Last Updated: Dec 8, 2015
I am a high school senior. And I know that everything that is now, and that has been for so long, will soon be distant memories. I will no longer follow the routine I’ve held for the past few years. It’s even weird to think about how your relationship with your parents will not be the same in a few years—when they ask you what’s happening in school and for once you have something to tell them, because you don’t see them every day.
I wish my education up to now had prepared me for college, and I mean truly prepared me. My teachers often warned us that college will be stressful and that they’re trying to get us ready for it, but their help was basically limited to academics. They didn’t say anything about what the experience will be like or about the people we’ll meet.
This past year, I’ve met more new people than I ever expected to or imagined I would. I’m assuming college will be like that, especially if you decide to go to school in a big city or with a large campus. They will not all look like you, speak like you, or understand you. And it’s intimidating. But that’s the real world.
Whether you like it or not, in a few months’ time, most of us graduating seniors will be considered adults. We’ll have the whole world at our fingertips, but we will also be expected to understand the social constructs of society and abide by them.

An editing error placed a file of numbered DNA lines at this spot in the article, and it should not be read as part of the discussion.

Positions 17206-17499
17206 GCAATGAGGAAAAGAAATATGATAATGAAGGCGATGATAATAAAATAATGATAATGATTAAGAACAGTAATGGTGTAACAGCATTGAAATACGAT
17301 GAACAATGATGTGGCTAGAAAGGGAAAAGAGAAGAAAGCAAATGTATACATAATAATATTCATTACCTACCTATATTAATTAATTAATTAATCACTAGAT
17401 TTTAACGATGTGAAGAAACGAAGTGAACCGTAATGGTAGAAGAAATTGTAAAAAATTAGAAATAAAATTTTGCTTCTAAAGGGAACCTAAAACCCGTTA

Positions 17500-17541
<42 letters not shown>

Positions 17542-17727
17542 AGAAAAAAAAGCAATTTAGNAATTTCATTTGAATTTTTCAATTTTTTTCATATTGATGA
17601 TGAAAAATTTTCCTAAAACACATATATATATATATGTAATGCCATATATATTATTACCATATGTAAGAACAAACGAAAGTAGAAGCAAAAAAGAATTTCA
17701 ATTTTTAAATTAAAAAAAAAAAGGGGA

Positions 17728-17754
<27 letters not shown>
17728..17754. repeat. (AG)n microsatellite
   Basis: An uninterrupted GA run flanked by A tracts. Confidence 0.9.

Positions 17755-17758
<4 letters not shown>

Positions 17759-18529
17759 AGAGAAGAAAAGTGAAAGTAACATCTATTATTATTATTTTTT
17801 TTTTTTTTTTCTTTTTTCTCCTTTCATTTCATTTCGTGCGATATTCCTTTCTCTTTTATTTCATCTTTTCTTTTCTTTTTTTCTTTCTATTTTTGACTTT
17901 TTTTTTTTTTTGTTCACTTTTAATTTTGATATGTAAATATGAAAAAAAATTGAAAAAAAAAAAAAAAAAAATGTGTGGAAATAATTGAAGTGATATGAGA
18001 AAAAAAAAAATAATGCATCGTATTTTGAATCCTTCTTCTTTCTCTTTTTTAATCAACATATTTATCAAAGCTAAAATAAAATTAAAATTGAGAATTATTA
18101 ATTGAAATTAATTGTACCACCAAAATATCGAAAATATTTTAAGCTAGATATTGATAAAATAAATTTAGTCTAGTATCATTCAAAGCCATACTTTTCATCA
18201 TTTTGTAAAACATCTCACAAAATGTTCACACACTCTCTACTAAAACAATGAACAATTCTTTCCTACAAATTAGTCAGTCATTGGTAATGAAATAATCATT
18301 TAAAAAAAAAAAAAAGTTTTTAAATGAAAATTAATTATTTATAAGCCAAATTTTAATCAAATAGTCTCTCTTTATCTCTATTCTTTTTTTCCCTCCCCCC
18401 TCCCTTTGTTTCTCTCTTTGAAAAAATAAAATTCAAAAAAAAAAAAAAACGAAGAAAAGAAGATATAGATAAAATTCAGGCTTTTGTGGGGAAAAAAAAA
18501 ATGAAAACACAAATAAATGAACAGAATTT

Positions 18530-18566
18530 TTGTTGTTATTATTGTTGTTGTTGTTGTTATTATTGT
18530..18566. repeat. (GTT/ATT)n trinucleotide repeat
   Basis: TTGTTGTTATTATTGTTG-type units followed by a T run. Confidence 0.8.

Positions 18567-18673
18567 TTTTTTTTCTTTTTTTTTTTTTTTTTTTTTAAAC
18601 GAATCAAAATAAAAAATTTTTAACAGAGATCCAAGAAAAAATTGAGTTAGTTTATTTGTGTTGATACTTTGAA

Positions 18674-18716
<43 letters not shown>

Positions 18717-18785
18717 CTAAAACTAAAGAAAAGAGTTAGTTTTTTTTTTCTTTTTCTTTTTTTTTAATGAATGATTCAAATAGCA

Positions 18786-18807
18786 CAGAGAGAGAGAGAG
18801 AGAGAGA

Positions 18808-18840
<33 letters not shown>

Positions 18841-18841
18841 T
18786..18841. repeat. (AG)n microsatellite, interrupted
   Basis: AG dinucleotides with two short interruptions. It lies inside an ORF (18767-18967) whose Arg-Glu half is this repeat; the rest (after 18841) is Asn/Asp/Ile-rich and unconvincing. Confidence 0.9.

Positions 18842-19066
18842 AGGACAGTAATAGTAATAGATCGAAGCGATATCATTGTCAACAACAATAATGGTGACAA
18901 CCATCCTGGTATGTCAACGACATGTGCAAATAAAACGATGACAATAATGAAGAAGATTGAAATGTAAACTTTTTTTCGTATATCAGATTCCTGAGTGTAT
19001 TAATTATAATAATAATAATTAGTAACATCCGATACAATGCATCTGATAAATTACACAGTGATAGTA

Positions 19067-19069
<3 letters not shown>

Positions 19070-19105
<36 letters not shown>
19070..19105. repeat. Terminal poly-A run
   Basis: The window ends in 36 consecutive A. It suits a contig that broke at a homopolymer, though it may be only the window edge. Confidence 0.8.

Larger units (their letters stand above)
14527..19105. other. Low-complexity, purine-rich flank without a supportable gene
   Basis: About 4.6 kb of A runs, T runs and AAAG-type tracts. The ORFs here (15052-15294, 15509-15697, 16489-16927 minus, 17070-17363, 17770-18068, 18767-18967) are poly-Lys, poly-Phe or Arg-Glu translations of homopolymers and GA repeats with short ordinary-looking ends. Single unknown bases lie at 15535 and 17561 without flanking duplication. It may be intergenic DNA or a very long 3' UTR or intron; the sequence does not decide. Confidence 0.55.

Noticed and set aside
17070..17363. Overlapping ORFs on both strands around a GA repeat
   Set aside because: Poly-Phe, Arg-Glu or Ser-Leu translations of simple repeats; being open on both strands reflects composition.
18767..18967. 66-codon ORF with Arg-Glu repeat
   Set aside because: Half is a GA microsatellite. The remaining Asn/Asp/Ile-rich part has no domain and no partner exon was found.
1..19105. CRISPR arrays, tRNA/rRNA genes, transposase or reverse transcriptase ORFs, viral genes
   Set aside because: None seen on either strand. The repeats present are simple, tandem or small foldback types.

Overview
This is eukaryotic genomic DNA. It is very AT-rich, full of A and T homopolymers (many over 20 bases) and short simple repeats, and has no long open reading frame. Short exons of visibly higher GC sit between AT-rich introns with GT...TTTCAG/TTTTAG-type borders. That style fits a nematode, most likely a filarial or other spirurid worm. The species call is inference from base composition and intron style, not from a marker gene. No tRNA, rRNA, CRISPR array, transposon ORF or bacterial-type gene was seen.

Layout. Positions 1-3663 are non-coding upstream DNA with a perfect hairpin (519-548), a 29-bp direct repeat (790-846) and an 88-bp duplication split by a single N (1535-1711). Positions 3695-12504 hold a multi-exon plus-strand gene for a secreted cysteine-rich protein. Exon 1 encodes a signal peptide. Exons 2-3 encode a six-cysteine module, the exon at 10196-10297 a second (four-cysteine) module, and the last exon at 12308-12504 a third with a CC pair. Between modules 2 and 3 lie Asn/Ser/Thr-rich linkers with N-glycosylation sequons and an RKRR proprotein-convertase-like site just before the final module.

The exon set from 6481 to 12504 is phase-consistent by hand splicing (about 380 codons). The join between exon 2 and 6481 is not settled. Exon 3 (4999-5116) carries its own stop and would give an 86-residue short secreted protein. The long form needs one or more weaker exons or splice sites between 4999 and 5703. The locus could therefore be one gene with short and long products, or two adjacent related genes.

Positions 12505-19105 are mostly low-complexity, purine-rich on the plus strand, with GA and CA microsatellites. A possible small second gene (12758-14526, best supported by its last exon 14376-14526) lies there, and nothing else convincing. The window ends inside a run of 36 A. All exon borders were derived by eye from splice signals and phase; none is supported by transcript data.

We won’t be kids anymore, and our ignorance will no longer be excused. We’ll be expected to understand our world, the people around us, and our place in it. This year, I met a boy who seems light years older than I am. He seems to understand his politics, has traveled extensively, and has a clear-cut plan for his future.
How do I speak to people like this? How will they understand me? Or him? Or her? Or you? Will they know that we are not so different? Will they see that maybe we are?
It’s in rooms full of people that I’ve found myself feeling extremely self-aware. I think about the position of my hands, the way I’m walking, how much I pause while trying to elucidate my intentions or words. I wonder if my speech patterns are frowned upon by those around me. I grew up in a city. Perhaps it may be the other way around for you. What will people think? They may not understand my background or me.
I don’t think we can be prepared for the experiences that are to come, but rather be aware that they’ll occur. This way, we won’t be so shaken by it. Good luck to you, my friend. And enjoy that future. Things will be different, but they might end up greater than you ever imaged.